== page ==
Commentary: Why churches shouldn’t endorse political candidates

South Main Baptist Church in Houston, Texas. Photo by Meredith Pinson-Creasey.

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From Hurricanes Harvey, Irma and Maria to wildfires raging in at least six western states, the resources of our churches and community nonprofits have been stretched thin across the country. While Rep. Kevin Brady and others in the Texas delegation have done much to support our immediate recovery effort, the current tax bill threatens our long-term vitality by creating an exception in the tax code that could turn churches, and the entire charitable sector, into conduits for partisan campaigning.

The so-called “Johnson Amendment” has worked more for than 60 years to ensure that our charitable sector remains nonpartisan, allowing churches and other organizations to focus on their missions to improve the common good.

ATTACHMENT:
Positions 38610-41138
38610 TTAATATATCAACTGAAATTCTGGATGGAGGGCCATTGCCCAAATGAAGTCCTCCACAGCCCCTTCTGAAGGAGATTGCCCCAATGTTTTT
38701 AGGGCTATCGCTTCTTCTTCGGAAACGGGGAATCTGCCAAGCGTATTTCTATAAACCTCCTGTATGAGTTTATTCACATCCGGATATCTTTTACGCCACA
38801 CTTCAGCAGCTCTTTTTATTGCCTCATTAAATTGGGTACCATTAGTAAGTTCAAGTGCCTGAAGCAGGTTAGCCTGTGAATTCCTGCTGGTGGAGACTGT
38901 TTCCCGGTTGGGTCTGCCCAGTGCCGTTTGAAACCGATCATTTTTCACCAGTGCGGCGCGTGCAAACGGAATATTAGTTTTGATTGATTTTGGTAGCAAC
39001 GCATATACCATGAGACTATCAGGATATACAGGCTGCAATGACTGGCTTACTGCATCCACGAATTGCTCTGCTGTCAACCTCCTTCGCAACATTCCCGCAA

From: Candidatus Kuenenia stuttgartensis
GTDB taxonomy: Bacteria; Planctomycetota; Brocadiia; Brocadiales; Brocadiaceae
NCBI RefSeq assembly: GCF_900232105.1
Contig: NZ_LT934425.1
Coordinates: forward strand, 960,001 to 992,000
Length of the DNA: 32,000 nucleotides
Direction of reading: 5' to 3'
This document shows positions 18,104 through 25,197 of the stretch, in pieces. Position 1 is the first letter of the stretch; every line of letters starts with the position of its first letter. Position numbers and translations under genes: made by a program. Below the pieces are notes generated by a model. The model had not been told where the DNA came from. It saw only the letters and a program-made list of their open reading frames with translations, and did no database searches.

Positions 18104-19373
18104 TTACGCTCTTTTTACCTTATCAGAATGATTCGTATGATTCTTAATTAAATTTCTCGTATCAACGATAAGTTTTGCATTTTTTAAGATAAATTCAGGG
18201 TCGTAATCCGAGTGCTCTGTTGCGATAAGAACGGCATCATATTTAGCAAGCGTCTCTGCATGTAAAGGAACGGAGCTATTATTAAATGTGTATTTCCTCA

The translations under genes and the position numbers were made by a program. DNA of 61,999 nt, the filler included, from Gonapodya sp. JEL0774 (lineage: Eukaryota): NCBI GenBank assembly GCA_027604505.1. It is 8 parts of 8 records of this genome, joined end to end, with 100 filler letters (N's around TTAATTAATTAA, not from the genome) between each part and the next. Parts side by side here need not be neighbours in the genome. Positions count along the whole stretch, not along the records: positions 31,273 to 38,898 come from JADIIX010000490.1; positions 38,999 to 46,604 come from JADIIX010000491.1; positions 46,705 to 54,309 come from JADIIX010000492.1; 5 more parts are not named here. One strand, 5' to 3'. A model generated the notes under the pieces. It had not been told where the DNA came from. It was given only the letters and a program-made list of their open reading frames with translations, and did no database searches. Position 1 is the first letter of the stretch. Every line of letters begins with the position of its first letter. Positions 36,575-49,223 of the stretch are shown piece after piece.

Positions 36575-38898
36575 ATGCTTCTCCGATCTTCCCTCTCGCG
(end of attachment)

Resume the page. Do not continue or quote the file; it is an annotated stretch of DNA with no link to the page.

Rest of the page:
It’s been especially helpful for churches, including ours, as we have sought to live out the Gospel among our neighbors.

Continue reading at the Houston Chronicle.

Steve Wells is pastor of South Main Baptist Church in Houston, Barkley Thompson is dean of Christ Church Cathedral in Houston, Tommy Williams is senior pastor of St. Paul’s United Methodist Church in Houston.

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